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Due to one of our tables growing outside of the range of an INT, something that wasn't predicted when the DB was produced, we're need to change the PK field to a BIGINT instead.

We are however running into problems regarding tempdb space usage at the very first step while handling that table: trying to drop the primary key constraint on it so we can alter it. None of our test environments have more space than 50 GB reserved for tempdb, while the table takes up around 120 GB of space right now. The table has but 5 columns and they contain only other INTs and a few short varchars.

Do any of you have any better, perhaps lighter suggestions where tempdb and logfile are concerned, to do the same changes? The table has only a few columns, all of which contain very little data. Sample below, as simple as it may be.

ALTER TABLE OURTABLE DROP CONSTRAINT OURTABLE_PK

ALTER TABLE OURTABLE ALTER COLUMN OURTABLE_ID BIGINT NOT NULL

ALTER TABLE OURTABLE ADD CONSTRAINT OURTABLE_PK PRIMARY KEY CLUSTERED (OURTABLE_ID)

Thanks!

I've been thinking about just creating a new table with the same definitions and a BIGINT as a bulk insert, then renaming it while dropping the old one. But I'm unsure whether that will prove to be any better a solution since the constraints would have to be put in afterwards anyway.

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1  
Have you considered moving tempdb to a larger drive temporarily? Perhaps an SSD? This would make the operation quite a lot faster, I believe. –  Max Vernon Nov 22 '13 at 5:38
    
Assume that we have no control over these settings and that other solutions will be asked to be looked into first. There's one environment where I can temporarily force the tempdb on the same disk as the db itself, but that'll also overlap the IO costs. That's probably what I'm going to have to do next though, so thanks for the suggestion. :) –  Kahn Nov 22 '13 at 5:46

1 Answer 1

up vote 6 down vote accepted

Assuming you have a maintenance window that allows for a short period of downtime I would suggest using BCP to dump the table to a file. If space is an issue, compress the target folder in advance of the export.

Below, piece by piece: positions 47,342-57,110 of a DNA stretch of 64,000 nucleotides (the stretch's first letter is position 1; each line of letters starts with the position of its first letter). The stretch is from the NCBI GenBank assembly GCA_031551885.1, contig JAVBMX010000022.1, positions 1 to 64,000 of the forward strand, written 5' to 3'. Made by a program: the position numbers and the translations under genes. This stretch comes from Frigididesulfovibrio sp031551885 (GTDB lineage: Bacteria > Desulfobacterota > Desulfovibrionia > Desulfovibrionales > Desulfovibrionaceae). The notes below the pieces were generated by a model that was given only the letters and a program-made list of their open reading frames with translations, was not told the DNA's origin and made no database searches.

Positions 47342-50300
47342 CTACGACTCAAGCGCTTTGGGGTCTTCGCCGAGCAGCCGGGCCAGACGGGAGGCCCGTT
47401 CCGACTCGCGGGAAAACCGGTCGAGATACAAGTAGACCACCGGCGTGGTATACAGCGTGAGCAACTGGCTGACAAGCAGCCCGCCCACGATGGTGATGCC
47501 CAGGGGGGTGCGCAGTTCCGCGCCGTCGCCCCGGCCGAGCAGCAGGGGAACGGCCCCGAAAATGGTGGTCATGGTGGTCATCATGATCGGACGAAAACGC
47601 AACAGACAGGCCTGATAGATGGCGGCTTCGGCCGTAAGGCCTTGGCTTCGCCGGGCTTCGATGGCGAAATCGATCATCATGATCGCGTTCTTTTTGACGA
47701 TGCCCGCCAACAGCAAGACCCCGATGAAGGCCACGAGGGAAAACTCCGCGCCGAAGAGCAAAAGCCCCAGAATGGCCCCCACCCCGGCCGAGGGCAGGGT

bcp.exe "Database.dbo.OurTable"  OUT "C:\Temp\bcp\OurTable.dat" -S ServerName -T -c -r "|¬|\n" -t "|¬|" /b 10000

DROP your old table, CREATE new with BIGINT key, then import the data.

BULK INSERT 
    dbo.OurTable
FROM 'C:\Temp\bcp\OurTable.dat'
WITH
(
    FIELDTERMINATOR = '|¬|',
    ROWTERMINATOR = '|¬|\n',
    BATCHSIZE = 10000,
    ERRORFILE = 'C:\Temp\bcp\OurTable_error.txt'
)

The odd looking choice of delimiter |¬| is a typically safe combination that avoids collisions in text fields. So far anyway.

As you mention in the comments you can minimise growth of the log by switching to bulk-recovery. Given that you will have no other activity during this maintenance window you could switch to simple, run the process, switch back to full and take a full backup instead. Note that use of BATCHSIZE in the example will create a separate transaction for each batch.

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Seems like a great idea. Apparently I also need to put the db into bulk-logged recovery mode to avoid facing the same problem with the transaction log though? –  Kahn Nov 22 '13 at 10:57
1  
Marking this as accepted. Sorry about the delay. I had a load of other projects and tickets to deal with while doing this one. The bulk export / import easily did what it was supposed to in a matter of less than 10 hours, and solved a whole plethora of other problems with regards to logging and tempdb filling in the process. Thanks! The full changes aren't done yet but they are a separate problem. –  Kahn Dec 4 '13 at 8:10

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